What’s the buzz about safe harbor?
Following a complaint lodged by Austrian law student Max Schrems the European Court of Justice threw out a fifteen year old agreement which regulated the transfer of European data to the United States. EU data is per-se not allowed to be transferred out of the EU due to privacy concerns, but because of the high standards of U.S. privacy laws, the European Commission had agreed to the safe harbor agreement in 2000, where U.S. companies could be certified to transfer European data to stateside servers.
Following revelations by Edward Snowden that the U.S. collected data from major U.S. internet companies through its PRISM programme, the ECJ found there were not sufficient safeguards to ensure that European data could safely be stored on U.S. servers. The Court gave the European Commission until February 1 2016 to come up with a new agreement which includes safeguards to counter threats to European data privacy.
Liberal Digital Single Market Commissioner Andrus Ansip is leading negotiations with the U.S. on behalf of the Commission. Ansip set the stakes high saying we need a “bullet-proof” agreement. Just four days before the deadline lapses and 24 hours before Data Protection Day, the Friedrich Naumann Foundation for Freedom’s Brussels office gathered a panel of experts to guide us through the tumultuous waters of safe harbor and the ongoing negotiations to find a new and stronger agreement.
Overshadowed by crises and primaries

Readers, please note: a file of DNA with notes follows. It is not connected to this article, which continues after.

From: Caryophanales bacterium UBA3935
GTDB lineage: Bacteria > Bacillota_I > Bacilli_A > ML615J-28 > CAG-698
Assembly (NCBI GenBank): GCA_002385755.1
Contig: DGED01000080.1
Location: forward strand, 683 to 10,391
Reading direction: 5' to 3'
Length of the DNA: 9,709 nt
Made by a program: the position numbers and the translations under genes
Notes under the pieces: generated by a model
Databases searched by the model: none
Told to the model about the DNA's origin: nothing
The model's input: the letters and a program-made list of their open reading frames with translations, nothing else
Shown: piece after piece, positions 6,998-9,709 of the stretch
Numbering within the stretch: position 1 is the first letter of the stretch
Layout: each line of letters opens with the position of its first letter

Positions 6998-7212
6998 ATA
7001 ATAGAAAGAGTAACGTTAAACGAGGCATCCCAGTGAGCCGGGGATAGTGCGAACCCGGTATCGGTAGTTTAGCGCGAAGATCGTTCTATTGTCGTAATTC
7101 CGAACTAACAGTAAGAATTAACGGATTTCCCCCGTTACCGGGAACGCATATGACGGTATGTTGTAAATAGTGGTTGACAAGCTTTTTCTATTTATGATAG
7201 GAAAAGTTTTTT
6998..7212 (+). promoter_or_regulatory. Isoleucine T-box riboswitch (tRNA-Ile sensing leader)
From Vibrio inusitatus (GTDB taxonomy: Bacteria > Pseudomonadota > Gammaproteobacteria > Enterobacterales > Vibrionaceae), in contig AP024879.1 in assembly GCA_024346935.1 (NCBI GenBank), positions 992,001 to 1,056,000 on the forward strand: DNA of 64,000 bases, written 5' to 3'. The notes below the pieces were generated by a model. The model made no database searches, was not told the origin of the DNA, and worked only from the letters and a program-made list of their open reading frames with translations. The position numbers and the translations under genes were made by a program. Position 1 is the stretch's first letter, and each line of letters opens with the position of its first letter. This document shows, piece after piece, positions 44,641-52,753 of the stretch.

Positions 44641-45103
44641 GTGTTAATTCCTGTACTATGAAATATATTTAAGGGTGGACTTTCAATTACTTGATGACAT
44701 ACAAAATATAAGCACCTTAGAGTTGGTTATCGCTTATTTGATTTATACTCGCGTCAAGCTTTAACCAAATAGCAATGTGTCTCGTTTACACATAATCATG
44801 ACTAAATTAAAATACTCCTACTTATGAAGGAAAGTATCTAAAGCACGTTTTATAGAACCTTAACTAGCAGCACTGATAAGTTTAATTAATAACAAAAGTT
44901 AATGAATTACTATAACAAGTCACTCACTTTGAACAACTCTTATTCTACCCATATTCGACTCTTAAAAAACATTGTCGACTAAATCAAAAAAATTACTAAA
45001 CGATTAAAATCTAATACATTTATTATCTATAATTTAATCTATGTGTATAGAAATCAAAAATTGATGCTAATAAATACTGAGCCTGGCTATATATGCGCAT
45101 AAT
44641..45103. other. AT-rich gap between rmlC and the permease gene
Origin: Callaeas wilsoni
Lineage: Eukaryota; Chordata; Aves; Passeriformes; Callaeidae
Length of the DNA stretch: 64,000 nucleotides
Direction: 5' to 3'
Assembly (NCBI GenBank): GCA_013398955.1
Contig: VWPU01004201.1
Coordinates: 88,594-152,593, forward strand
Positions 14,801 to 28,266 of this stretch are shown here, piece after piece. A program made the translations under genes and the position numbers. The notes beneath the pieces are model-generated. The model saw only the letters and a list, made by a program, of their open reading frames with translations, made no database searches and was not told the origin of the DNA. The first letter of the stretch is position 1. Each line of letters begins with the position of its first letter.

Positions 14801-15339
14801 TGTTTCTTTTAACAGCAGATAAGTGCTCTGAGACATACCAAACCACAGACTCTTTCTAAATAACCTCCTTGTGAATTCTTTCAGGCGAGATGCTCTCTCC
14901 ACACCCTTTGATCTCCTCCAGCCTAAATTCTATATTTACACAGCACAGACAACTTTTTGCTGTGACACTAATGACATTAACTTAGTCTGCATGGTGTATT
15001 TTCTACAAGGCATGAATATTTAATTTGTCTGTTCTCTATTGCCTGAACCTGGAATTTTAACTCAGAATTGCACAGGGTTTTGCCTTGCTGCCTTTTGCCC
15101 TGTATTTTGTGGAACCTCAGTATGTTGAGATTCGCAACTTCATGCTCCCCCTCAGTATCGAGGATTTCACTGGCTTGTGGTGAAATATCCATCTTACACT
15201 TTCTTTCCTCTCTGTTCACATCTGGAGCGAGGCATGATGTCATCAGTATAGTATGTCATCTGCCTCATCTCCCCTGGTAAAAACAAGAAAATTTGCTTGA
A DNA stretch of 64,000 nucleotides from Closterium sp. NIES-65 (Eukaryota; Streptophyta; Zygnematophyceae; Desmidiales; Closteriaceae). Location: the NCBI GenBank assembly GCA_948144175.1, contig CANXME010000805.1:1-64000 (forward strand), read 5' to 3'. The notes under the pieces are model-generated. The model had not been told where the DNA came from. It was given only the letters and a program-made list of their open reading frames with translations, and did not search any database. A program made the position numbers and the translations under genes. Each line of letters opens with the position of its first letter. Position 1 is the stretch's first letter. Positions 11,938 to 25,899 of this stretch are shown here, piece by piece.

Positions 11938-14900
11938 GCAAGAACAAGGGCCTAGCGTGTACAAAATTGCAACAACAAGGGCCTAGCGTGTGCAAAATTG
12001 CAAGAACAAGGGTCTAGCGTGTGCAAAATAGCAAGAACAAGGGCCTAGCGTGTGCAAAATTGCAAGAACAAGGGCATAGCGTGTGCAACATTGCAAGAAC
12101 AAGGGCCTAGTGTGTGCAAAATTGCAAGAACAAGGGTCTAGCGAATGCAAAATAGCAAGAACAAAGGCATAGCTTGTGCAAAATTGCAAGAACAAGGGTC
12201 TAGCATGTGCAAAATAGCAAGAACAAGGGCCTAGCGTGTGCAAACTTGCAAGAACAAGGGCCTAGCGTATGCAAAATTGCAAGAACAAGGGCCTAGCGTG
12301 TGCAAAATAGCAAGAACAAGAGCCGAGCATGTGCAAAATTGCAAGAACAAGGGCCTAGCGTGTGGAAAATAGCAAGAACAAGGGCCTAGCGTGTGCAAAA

Although the lack of a new agreement would affect thousands of small companies and millions of European consumers, the debate over safe harbor has seemingly dried out in the EU. Gisela Piltz, longtime data protection advocate and a Member of the Friedrich Naumann Foundation for Freedom’s Board of Trustees stressed that the refugee crisis has monopolized the attention of German mainstream media.
This in turn meant that the safe harbor debate has been near-absent in privacy-conscious Germany. Piltz noted however that the topic is not lost on German liberals who are at this very moment fighting to overturn the data retention policy of the German government. Berin Szoka, head of the U.S.-think-tank Tech Freedom could tell the audience that just as Europe is too consumed by the refugee crisis to focus on safe harbor, the United States media is equally preoccupied with an ongoing U.S. primary elections season and the candidacy of Donald Trump.
What if we don’t reach a safe harbor by February 1?
The first of two major bones of contention in the current negotiations for a better agreement is to identify safeguards which would adequately protect EU data privacy on U.S. servers. As Szoka underlined, there is no legal definition of what would be classified as adequate safeguards and as such any solution will undoubtedly again have to be tried in front of the ECJ. This explains Commissioner Ansip’s anxiousness arrive at a “bullet-proof” agreement, and both for Szoka and Christian Borggreen from the internet industry organization CCIA, the worst possible outcome would be a negotiated new agreement which would then be thrown out by the ECJ.